DOM xmlns call-template missing attributes




12 years ago
12 years ago


(Reporter: gbugzilla, Unassigned)


1.5.0.x Branch

Firefox Tracking Flags

(Not tracked)





12 years ago
User-Agent:       Mozilla/5.0 (X11; U; Linux i686; en-US; rv: Gecko/20060414 Firefox/
Build Identifier: Mozilla/5.0 (X11; U; Linux i686; en-US; rv: Gecko/20060414 Firefox/

This is rather difficult to explain, but it feels like firefox fails to add _any_ attributes to tags built in a <xsl:call-template/> call iff there is an xmlns present in the html tag...

I have provided two examples.  Sorry in advance if I'm simply failing to understand something.

Reproducible: Always

Steps to Reproduce:
1. Go to the URL above and try both with_bugs and sans_bugs
2. The .xml files contain no real thrills, but simply invoke some .xsl
3. The only difference between the .xsl documents (besides colors and text) is the  xmlns attribute on the html of the buggy .xsl ...

Actual Results:  
Any tags built in the call-template context will have NO attributes desipte using xsl:attribute or building the attributes by hand.  The javascript will fail stating the node has no attributes!

Expected Results:  
The tags should have attributes.  The javascript shouldn't generate a js error even if you fail to set the tag id.


12 years ago
Summary: DOM xmlns call-template → DOM xmlns call-template missing attributes


12 years ago
Version: unspecified → 1.5.0.x Branch

Comment 1

12 years ago
I don't think any attributes are going missing (I see all the attributes I expect to see when I look at the transformed documents in the DOM Inspector) but I believe namespace issues may be causing your problems.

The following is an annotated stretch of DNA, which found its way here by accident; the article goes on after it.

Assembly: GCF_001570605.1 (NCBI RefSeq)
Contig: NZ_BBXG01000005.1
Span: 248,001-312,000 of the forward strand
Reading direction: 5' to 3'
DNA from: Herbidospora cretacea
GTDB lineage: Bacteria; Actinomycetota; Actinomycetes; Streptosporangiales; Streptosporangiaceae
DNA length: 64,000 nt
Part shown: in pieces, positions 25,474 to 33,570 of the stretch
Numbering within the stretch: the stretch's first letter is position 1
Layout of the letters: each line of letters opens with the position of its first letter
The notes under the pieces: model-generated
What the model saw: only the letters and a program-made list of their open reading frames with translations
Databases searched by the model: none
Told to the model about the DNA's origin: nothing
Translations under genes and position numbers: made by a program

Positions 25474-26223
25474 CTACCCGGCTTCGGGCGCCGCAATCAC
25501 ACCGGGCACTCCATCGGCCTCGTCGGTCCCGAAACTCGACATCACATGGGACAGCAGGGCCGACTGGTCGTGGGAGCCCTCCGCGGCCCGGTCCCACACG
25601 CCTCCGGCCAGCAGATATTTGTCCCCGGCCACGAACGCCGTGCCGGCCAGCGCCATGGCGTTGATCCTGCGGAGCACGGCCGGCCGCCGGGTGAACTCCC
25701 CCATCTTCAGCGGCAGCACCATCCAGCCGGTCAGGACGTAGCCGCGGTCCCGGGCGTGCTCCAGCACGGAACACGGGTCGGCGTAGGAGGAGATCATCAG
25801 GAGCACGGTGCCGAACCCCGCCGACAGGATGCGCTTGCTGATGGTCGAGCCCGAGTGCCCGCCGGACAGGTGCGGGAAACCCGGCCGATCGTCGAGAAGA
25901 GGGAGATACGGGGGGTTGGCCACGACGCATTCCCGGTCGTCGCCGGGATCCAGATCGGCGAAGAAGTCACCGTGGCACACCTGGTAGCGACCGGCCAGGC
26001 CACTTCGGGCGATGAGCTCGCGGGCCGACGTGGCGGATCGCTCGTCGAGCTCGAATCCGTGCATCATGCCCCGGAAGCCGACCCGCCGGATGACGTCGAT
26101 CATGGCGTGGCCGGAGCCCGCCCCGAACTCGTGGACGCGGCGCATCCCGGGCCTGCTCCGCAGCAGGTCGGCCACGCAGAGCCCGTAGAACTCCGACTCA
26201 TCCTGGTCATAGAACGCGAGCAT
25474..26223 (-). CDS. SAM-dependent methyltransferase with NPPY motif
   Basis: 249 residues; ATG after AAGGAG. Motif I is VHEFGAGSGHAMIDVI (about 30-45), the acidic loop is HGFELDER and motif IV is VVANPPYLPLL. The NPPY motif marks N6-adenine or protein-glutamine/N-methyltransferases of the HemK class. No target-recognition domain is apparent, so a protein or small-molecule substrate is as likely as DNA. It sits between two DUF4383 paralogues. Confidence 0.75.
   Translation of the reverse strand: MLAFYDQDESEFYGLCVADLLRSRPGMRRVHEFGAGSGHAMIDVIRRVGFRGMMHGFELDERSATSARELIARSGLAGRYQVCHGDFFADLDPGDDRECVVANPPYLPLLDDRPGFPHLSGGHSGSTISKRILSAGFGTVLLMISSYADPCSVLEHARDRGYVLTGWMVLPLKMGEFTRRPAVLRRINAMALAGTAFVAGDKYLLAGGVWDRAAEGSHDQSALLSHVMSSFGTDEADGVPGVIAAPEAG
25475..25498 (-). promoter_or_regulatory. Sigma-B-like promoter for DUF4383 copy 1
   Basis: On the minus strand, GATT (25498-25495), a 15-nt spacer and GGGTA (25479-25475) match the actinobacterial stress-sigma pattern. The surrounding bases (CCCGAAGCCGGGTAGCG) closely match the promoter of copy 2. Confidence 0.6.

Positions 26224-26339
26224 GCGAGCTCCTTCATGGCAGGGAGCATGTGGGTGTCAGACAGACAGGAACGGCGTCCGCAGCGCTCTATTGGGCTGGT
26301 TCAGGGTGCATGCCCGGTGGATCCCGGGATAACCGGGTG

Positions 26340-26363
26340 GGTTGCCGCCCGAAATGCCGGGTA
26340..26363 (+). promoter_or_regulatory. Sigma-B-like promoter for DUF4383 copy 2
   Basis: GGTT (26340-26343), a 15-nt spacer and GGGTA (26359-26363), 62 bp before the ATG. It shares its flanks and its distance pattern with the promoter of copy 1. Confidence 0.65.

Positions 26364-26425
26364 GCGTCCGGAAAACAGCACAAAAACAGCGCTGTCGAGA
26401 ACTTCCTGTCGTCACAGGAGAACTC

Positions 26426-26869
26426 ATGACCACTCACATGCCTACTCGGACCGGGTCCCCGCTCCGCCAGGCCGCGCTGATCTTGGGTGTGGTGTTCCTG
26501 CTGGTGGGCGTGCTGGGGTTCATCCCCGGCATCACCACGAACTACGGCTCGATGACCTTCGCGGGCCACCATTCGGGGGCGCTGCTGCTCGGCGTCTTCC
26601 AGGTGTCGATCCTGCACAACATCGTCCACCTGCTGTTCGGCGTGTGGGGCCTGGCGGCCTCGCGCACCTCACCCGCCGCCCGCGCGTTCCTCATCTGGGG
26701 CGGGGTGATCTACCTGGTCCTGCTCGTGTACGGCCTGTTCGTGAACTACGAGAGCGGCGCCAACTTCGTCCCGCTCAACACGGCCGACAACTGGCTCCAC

In your 'buggy' example, you're setting a namespace on your 'html' attribute but creating some div elements in another template, where they end up in the null namespace and not the XHTML namespace. When the document is displayed, these div elements are just treated as arbitrary XML elements, so they are displayed inline (the default) rather than as blocks. In addition, the style attribute on an arbitrary XML element has no special meaning, so your CSS does not get applied, leading to a transparent background rather than red.

I expect that this namespace confusion is also the cause of your scripting woes.

In your 'notbuggy' example, no elements are explicitly placed in a namespace in the output document, so everything ends up in the null namespace. So why does the output get styled as if it's HTML? Section 16 of the XSLT 1.0 spec at lists the conditions under which an XSLT processor should output as HTML by default rather than XML (there's no non-whitespace characters in any text nodes before the first child of the root element, which has the name "html" and is in the null namespace). I believe your XML/XSLT combination meets these conditions, so your XML actually gets transformed into HTML. This means that it gets styled as HTML (with div elements being block by default and inline style attributes respected). You can also script the document using the HTML DOM.

In summary, your 'notbuggy' example produces HTML. Your 'buggy' example produces an XHTML/XML document with elements in two different namespaces (well, one namespace and the null namespace). I've not really looked into the scripting side of things but I expect that namespaces are what's causing your JavaScript not to match the right nodes.

Changing bug status to RESOLVED INVALID. Reopen if you disagree.
Last Resolved: 12 years ago
Resolution: --- → INVALID

Comment 2

12 years ago
(In reply to comment #1)
> Changing bug status to RESOLVED INVALID. Reopen if you disagree.

I'm going to leave this resolved-invalid, since I obviously don't know any better.  

However, I think the behavior is much stranger than alex thinks.  That is just a feeling.  If anyone reads this and thinks it might be stranger than alex thinks... please reopen.
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